Night Shift by Amanda Meneses

I started working the night shift 12 years ago… a new grad rite of passage. I had to get through a year and then a day shift position would open up, they said. So for a year I worked the zombie shift. With a one year old at home and limited childcare, I was always sick and sleep deprivation took on a whole new meaning. It became a lifestyle. I couldn’t wait for my year to be up and to be able to work “normal hours”. 

While I waited that transition period out, I went about achieving my goal - “To be the Best OB nurse that I could be”. I stared at the experienced nurses with starry eyes…” One day I want to be like them”. I longed for their wisdom and efficiency. I wanted to run an OR like a boss. I wanted to propose a new plan of care to a provider and have them take it because it was a good one. I wanted to perform exams with accuracy and not feel the need for someone to check behind me all the time. I wanted to do a delivery without tearing up. I wanted to feel relaxed in an emergency and resuscitate a baby without feeling like I was gonna to shit my pants. On my downtime I practiced the things I struggled with, studied strips, asked providers for the reasons and thought processes behind the decisions they made and grilled the veterans for their pearls of wisdom. If I was lucky, someone would break out a diagram or draw me a map…and if I wasn’t, I was chastised.

By the time my year was up and a day-shift position was posted I had fallen in love with the staff who taught me how to nurse. I had come to rely on them, knowing that the second I pulled the emergency bell, they would magically be by my side to guide me. So I stuck it out a little longer. My physical ailments of working nights had begun to work themselves out and I decided I wanted to gain more experience and a higher level of comfort before I moved to a different group of staff.

As I gained more experience I came to discover the treasures buried in this shift. Labor knows no bedtime and babies come when they want to. Providers go to sleep and go home at night, often times because they hold office hours in the morning. So, you are forced to think and act. In the quiet of the night, you become autonomous. Without a provider immediately ordering you what to do, you begin to develop plans of care on your own and suggest them for the doctor/midwife’s approval when you call. Assessments and exams fall to the nurses and with all the practice, you become very comfortable with the tasks that would normally fall to residents at other hospitals. You catch babies when patients arrive late in their labor. Surgery is never scheduled and the chaos of taking a patient to the OR at 3am becomes a learned dance. You are the eyes and ears of the doctors when they aren’t there. Your senses become highly tuned to the early signs of a problem because a baby and a mom’s life depend on you. Administration are in their beds. Resources outside the unit are scarce and by default, your coworkers become your right hand. Providers aren’t hanging around watching your monitors. You can’t call for back-up staff at 3am or ask your manager to leave a meeting for a unit emergency. You learn how to “figure it out” when it’s busy and how to stay awake when it’s slow.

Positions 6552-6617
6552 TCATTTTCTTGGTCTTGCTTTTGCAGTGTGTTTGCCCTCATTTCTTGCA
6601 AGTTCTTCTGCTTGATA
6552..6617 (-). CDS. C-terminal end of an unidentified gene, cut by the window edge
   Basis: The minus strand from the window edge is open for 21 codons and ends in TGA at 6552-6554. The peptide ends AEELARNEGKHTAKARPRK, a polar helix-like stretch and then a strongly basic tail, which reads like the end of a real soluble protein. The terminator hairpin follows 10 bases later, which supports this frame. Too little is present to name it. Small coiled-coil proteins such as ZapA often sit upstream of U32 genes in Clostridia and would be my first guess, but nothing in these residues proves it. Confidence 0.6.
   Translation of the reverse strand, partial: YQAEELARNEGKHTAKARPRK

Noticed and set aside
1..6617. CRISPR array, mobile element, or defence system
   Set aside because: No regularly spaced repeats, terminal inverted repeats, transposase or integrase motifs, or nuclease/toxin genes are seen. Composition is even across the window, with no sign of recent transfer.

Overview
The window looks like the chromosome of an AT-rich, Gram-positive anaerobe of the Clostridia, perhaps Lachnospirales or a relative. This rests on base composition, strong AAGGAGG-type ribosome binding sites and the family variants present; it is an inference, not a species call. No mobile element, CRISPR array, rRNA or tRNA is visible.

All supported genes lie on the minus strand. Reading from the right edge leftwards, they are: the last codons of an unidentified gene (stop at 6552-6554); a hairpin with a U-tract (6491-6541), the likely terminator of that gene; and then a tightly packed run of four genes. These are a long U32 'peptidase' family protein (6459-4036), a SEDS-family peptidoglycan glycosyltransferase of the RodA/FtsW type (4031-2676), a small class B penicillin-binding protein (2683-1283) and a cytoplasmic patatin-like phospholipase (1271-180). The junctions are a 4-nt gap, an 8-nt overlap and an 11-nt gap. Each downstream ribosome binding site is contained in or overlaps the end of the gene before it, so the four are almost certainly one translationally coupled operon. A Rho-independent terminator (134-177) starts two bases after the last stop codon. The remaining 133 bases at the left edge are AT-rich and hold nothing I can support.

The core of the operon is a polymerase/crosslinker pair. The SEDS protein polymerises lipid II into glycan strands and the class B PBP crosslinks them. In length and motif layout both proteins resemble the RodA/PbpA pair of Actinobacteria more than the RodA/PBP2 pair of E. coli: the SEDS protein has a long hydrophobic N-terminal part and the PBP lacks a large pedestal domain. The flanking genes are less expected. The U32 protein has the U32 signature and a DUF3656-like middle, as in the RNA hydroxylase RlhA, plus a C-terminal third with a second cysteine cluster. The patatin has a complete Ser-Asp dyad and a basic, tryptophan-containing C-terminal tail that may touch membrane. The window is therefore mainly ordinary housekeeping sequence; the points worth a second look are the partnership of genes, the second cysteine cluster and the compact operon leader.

So here I am, 12 years a night shift OB nurse and I wouldn’t have it any other way. The aspects of the shift that at first terrified me…in the end…have gifted me with experience and skill, confidence and character. I have learned when not to “bother” doctors and when to “demand" so as to advocate for my patients. I’ve had the joy of delivering a patient’s baby and doing it well; and the privilege of holding their hand and wiping their tears when the outcome wasn’t good but a provider wasn’t there yet to break the bad news. I have prepped and pushed a patient into the OR before the surgeon was on the floor. I’ve accompanied a high risk patient in transport via ambulance to another hospital because OB nurse transporters weren’t available at night. I’ve run for 12 hours straight without a bathroom or a meal break because there was no help to be had. And I have proudly performed a variety of dance and music numbers for my coworkers when things were slow….it works much better than caffein! (Ethics discussions and random polling is also engaging for the sleepy mind). But mostly, I’ve gained the respect of providers and nurses alike and achieved the goal I set as a new nurse. 

In the blink of an eye, I am the veteran…pushing my baby birds out of the nest to fly as new L&D nurses. And they all ask… how do you stay awake? How do you stay so calm all the time? And when will my insides stop going crazy every time I have to resuscitate a newborn or manage a delivering patient with no provider in the room. Inside I smile. “Keep wanting to get better. Keep practicing and it will come. And hang with us zombies on night shift and we’ll be there to have your back and keep you awake.” And if they watch carefully, they too will blossom into wonderful, autonomous nurses with a little attitude and a lot of character…and if they watch extra careful, they might just notice that I still need a back-up or a second opinion sometimes and once in a while, they might just catch me tearing up in a delivery.

 

About author: Amanda has been an OB nurse in the Baltimore-Washington area for the past 12 years. In addition to her nursing career she is also a writer. Find out more about Amanda and see more of her work on her blog :  lifelibertyandlibations.com.